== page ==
Recognizing the Signs of Heart Disease in Seniors
How to Prevent Heart Disease in Older Adults
This winter, McGregor is tackling the ten most common health issues related to aging for Cleveland seniors. If you are visiting our blog for the first time, you may want to read our past posts on cognitive decline, trouble with balance, and oral health concerns. Be sure to check back regularly to read future posts from McGregor that will help you better understand the signs of common senior health issues and help your loved one navigate the next steps. According to the National Institute on Aging, seniors over the age of 65 are more likely than younger people to suffer a heart attack, stroke, heart failure, or develop coronary heart disease. And every year, per the Centers for Disease Control and Prevention, 659,000 people in the United States die from heart disease—that equates to one in every four deaths. Both seniors and their caregivers should be aware of the very real concern of heart disease and the steps they can take to prevent the disease.
What is heart disease?
Heart disease, caused by atherosclerosis, is the buildup of fatty deposits in the walls of the coronary arteries. This buildup can occur over a period of many years, often without any physical symptoms until the disease has significantly progressed. Because of this, regular checkups with a doctor—and regular blood pressure screenings—are key to diagnosing the signs of heart disease early on. For example, a senior may feel fine but still have very high blood pressure.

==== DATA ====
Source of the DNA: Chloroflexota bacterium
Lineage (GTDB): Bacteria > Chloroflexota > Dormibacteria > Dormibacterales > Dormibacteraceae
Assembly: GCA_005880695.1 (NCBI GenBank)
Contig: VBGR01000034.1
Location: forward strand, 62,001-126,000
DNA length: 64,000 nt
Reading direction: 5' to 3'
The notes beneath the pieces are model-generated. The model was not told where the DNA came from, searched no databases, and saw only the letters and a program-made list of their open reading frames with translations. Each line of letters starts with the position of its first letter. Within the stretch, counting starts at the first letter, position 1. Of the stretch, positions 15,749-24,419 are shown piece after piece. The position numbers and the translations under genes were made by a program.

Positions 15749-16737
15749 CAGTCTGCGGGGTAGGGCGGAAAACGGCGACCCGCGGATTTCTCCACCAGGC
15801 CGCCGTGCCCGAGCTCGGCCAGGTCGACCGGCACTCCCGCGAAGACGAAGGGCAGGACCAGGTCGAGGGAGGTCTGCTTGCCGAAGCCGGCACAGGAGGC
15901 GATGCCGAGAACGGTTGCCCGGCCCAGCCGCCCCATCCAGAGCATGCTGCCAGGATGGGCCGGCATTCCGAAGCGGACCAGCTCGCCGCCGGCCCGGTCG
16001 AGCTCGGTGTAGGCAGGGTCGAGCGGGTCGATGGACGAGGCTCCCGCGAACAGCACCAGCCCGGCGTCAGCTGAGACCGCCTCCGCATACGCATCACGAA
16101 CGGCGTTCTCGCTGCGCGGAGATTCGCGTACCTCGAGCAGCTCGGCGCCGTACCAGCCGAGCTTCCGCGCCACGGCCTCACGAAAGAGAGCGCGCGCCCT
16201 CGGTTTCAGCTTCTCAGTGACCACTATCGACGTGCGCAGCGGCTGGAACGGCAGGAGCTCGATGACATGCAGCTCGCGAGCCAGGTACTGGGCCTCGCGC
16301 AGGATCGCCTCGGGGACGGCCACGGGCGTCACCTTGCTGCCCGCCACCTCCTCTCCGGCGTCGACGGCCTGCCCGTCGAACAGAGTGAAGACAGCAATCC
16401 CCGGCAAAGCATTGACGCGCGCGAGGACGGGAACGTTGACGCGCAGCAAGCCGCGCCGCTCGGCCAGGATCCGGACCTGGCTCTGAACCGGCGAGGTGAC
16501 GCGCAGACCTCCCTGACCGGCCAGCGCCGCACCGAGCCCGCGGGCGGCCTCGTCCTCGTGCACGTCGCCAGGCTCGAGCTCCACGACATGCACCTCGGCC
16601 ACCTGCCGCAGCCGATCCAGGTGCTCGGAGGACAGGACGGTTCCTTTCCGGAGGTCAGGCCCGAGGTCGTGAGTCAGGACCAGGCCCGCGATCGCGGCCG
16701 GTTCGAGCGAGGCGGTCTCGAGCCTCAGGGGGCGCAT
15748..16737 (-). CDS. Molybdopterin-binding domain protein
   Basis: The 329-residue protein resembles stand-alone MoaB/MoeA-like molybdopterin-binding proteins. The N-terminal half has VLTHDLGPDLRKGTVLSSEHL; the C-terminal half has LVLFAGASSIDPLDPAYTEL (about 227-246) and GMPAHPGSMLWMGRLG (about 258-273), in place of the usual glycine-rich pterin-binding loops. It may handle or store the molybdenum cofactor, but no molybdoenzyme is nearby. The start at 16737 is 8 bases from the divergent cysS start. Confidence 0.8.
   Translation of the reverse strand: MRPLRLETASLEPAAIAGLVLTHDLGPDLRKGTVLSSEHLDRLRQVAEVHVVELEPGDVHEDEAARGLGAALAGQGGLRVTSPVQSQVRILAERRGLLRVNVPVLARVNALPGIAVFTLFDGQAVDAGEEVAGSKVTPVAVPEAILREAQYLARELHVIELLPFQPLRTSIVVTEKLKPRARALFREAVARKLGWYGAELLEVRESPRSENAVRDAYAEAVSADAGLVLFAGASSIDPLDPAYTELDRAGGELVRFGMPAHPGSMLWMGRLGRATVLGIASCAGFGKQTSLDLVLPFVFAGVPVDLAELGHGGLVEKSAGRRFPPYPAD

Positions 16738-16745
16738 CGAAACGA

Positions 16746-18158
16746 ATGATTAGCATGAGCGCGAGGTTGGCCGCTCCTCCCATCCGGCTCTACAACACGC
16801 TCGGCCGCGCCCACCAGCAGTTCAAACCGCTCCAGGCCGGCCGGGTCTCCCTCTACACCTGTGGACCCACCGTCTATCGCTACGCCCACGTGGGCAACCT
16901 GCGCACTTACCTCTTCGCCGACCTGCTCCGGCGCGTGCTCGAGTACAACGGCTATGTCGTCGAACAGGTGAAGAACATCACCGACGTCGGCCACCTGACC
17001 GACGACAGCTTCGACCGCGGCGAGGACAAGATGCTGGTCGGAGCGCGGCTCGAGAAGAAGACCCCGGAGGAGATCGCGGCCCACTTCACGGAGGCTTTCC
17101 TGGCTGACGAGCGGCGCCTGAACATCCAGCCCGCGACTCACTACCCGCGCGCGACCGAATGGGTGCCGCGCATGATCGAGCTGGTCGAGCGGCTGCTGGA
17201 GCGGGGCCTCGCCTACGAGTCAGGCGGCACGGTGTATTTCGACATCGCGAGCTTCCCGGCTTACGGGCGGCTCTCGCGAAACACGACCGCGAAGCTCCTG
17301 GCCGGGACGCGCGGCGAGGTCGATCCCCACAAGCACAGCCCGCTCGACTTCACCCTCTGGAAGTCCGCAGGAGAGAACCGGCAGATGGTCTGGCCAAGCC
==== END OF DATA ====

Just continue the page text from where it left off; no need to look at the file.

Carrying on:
Are there symptoms of heart disease?
As the disease progresses, physical symptoms, such as acute chest pain, are less likely. However, if a senior is complaining or experiencing any of the following, they should see their health care professional as soon as possible:
- Shortness of breath during activity, while lying down, or at rest
- Chest pain during physical activity
- Cold sweats
- Fatigue on exertion
- Swollen legs, ankles, and feet
- Unable to exercise
- Rapid heartbeat
- Pain, numbness, weakness, or coldness in legs or arms
- Pain in the neck, jaw, throat, upper abdomen, or back
Can you prevent heart disease?
There are steps you can take to help seniors promote their overall physical health, including the prevention of heart disease.
- Check their blood pressure regularly.
- Visit their primary care physician for regular wellness checks.
- Be more physically active (aim for 150 minutes per week).
- Reduce the hours of time spent sitting each day.
- Quit smoking.
- Maintain a healthy weight.
- Follow a heart-healthy diet.
- Limit alcohol.
For guidance in terms of diet and alcohol limits, we recommend taking advantage of resources from the U.S. Department of Agriculture, the National Heart, Lung, and Blood Institute, and the National Institute on Aging. Here are a few to get you started:
- The DASH Eating Plan
- USDA Food Patterns
- Meal Planning Tips for Older Adults
- Blood Pressure Management for Seniors
When a senior visits their doctor, you can help guide them in asking the right questions about their specific risk for heart disease and also express interest in other screening tests to get a more comprehensive picture of your loved one’s health.
McGregor Promotes Seniors’ Health and Wellness
Helping Seniors Prevent Heart Disease and Other Health Concerns
At McGregor Assisted Living, we provide our seniors with a safe, comfortable environment that promotes their overall health and provides opportunities for them to stay active, follow a healthy diet, and receive regular medical care and health screenings that can help to prevent or minimize the effects of heart disease. Our team is here to answer any and all questions you have and share more about our living options for seniors.